2013-10-06 Notes from the Bench

“Lamentations of Jeremiah” by Z. Randall Stroope

A commentary on this week’s music by Dr. James T. Gerber, Music Associate

O vos omnes,
qui transities per viam
attendite et videte
si est dolor,
sicut dolor meus.

Recordare Domine
intuere et respice
opprobrium nostrum.

English Translation:

O you people,
who pass this way,
look and see
if there exists any sorry,
like unto my sorry.

Remember, Lord
consider and notice
our humiliation and disgrace!

The “Lamentations of Jeremiah” are five poems unified by the common theme of lament over the fall of Jerusalem and the temple in 587 B.C. The music captures the wide range of human emotions felt by Jeremiah which are common to us all during difficult times: “grief-stricken, alone, ready to cry out, sobbing uncontrollably, and torn between belief and his circumstance. The piece ends in a sudden overwhelming feeling of confidence and unleashed power in [the] Lord and the strength of that relationship in difficult times.”*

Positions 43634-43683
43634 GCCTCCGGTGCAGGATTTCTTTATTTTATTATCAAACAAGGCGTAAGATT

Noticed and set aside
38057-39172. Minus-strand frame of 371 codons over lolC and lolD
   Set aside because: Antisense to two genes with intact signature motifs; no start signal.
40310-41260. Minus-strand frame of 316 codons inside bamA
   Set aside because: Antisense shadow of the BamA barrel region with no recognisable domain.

Z. Randall Stroope (b. 1953) is among today’s most active American choral conductors and composers, conducting numerous prestigious choirs from around the world, and ensembles under direction have toured internationally. He is also the Artistic Director for two summer music festivals held in Europe.

Stroope was born in Albuquerque, New Mexico. He completed a Master of Music degree in Vocal Performance at the University of Colorado Boulder, and Doctor of Musical Arts degree in Choral Conducting at Arizona State University. His post graduate work includes studying with Margaret Hillis, Chorus Master of the Chicago Symphony and he was a recipient of the Australian-American Fulbright that gave him the opportunity to study and work in western Australia. Dr. Stoope is currently the Director of Choral and Vocal Studies at Oklahoma State University in Stillwater, Oklahoma.

As a composer, Stroope has published 125 musical works; music written for choirs, instrumental ensemble, or solo voice. “Lamentations of Jeremiah” is among his best-known choral works. His choral music is frequently performed and recorded by choral ensembles from around the world.

* composer’s note included in the score

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